Business Magazine

How to Change Anything – Including Your Value to the Company

Posted on the 09 May 2011 by Candacemoody @candacemoody


 Change Anything is subtitled “The New Science of Personal Success.” Written by Kerry Patterson, Joseph Grenny, David MaxfieldRon McMillan , and Al Switzler , the book bills itself as a strategic, step by step system for adopting—and sticking to—better behaviors. The authors have tested behavior changing methods, and claim to be able to help anyone break bad habits – from addiction to overeating to being stuck in your career.

For instance, when speaking of careers, the authors give advice on how to become a top performer in your company. They give three characteristics of top performers. How many of these describe your work?

1. You know your stuff. The Change Anything authors say that it’s not enough to be competent; top performers actually invest considerable time in making sure that they are very good at the technical aspects of their jobs. They eat, breathe, and sleep their professions. You may have taken the stance that your company is responsible for training you in necessary skills. Top performers don’t wait for the company to identify and train to valuable skills; they develop them on their own. That means that they are setting the standard by which their peers are judged.

2. You focus on the Right Stuff. The Change Anything authors say that Top performers seek out the problems that have the greatest strategic importance to their team, their manager, and their organization—and find ways to contribute in these areas. They equip themselves to make their best and highest contribution to addressing these challenges. They spend time studying the company and what will be important not just today, but tomorrow. They’re setting the agenda for change and progress. By being perceived as futurists, they win confidence of upper management and get important assignments.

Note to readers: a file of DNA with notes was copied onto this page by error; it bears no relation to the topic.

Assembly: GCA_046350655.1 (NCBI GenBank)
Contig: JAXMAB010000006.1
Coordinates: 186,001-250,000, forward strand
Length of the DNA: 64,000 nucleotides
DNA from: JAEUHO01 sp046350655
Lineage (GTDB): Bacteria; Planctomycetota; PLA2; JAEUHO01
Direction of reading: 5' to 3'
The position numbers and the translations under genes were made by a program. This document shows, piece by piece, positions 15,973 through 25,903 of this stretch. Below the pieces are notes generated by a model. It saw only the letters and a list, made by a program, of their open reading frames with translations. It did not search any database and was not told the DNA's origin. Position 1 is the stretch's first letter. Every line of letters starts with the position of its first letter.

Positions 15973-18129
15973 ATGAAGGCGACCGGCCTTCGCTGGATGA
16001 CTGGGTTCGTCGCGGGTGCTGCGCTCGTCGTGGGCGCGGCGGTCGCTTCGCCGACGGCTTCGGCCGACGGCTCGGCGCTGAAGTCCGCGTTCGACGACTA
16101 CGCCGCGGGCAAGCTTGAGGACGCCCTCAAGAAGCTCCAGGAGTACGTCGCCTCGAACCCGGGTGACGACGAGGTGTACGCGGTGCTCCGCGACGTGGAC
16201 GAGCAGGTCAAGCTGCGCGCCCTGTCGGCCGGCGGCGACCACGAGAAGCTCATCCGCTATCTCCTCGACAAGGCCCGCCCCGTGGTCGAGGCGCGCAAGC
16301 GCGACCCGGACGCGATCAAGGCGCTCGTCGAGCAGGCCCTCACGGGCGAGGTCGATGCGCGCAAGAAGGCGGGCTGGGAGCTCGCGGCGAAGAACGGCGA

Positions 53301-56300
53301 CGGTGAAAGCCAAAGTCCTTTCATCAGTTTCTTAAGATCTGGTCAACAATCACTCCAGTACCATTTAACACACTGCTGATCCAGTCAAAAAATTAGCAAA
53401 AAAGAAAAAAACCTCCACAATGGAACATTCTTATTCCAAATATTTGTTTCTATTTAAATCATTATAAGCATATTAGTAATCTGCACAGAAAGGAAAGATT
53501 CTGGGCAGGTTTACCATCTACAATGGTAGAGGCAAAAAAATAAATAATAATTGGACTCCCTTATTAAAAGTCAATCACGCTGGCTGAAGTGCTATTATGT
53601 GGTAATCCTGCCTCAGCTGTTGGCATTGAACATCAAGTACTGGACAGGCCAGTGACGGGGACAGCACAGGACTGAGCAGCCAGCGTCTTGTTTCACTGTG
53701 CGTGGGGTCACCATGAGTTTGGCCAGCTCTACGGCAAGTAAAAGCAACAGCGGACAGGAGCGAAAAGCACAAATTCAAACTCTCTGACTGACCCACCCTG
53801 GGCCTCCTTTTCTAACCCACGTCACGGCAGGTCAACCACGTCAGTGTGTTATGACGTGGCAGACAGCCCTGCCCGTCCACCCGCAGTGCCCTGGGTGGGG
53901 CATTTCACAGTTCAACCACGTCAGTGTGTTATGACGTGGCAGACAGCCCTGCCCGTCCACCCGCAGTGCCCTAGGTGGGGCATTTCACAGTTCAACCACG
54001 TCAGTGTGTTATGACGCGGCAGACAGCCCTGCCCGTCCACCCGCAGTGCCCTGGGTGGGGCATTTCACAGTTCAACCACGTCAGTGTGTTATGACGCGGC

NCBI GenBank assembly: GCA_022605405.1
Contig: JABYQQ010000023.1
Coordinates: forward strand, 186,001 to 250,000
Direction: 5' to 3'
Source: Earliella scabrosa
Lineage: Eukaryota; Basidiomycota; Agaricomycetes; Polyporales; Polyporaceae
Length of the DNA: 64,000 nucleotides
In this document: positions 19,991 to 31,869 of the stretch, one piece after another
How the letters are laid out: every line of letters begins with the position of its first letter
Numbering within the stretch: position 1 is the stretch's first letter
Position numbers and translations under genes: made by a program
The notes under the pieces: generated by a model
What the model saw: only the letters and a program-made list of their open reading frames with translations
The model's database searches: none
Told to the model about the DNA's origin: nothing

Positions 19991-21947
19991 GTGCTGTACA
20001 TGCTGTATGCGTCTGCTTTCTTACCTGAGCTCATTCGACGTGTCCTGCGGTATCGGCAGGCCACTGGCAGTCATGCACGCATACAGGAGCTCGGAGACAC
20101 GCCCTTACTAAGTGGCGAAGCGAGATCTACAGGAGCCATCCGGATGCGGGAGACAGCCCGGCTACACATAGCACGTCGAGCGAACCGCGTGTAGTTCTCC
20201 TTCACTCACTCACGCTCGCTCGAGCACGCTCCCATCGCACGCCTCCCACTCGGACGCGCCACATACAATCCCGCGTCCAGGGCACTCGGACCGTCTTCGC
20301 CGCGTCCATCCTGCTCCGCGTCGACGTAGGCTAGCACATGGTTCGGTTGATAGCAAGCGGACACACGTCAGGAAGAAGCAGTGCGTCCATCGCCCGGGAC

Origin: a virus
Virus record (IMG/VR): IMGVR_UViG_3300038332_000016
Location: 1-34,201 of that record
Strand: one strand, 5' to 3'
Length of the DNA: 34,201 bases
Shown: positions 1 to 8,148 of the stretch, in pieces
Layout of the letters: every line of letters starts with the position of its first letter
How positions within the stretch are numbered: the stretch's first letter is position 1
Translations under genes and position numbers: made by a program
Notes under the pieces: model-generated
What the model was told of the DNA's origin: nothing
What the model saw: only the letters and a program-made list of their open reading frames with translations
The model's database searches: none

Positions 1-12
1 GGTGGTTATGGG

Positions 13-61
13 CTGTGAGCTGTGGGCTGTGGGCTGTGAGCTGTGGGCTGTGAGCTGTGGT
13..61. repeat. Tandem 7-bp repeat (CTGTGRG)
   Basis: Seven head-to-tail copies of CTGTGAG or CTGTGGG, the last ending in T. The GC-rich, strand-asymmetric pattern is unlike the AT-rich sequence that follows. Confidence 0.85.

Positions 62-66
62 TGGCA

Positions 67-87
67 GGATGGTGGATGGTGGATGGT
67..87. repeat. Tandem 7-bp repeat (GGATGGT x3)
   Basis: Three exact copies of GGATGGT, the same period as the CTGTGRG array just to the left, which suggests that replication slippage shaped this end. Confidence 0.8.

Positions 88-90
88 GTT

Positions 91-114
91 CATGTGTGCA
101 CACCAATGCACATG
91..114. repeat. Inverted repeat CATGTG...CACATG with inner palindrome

3. You build a reputation for being helpful. Top performers are networkers, both inside and outside their companies. They also use their expertise and time to develop a reputation for being helpful. They become widely known and respected by others because they help others solve their problems. The authors say that this tendency makes top performers more likely to be known by name. People describe them as experts who are generous with their time (emphasis theirs.)

Which of these characteristics is your strength? Which is your weakness? For most workers, it’s probably a combination of working on the Right Stuff and networking. Almost every worker claims to be busy every minute of the work day; the real test is whether you are working on projects that make a significant difference for the company. If you’re not sure that you’re spending your time on the most important stuff, ask your manager. Request a meeting to get real feedback on what you’re doing and how you’re perceived.

You should also ask yourself how generous you are with your time and expertise. How many times in the past year have you passed up assignments or turned down requests for information or help because you were too busy? Top performers are as busy as anyone; they don’t necessarily have the time to help others; they make time because they know how important the investment is for their own careers, and the careers of those they help. Don’t make the mistake of rating yourself against the performance of the people you know do less than you; that’s a rookie mistake. Rate yourself against top performers and you’ll get a real feel for where you stand in the company.


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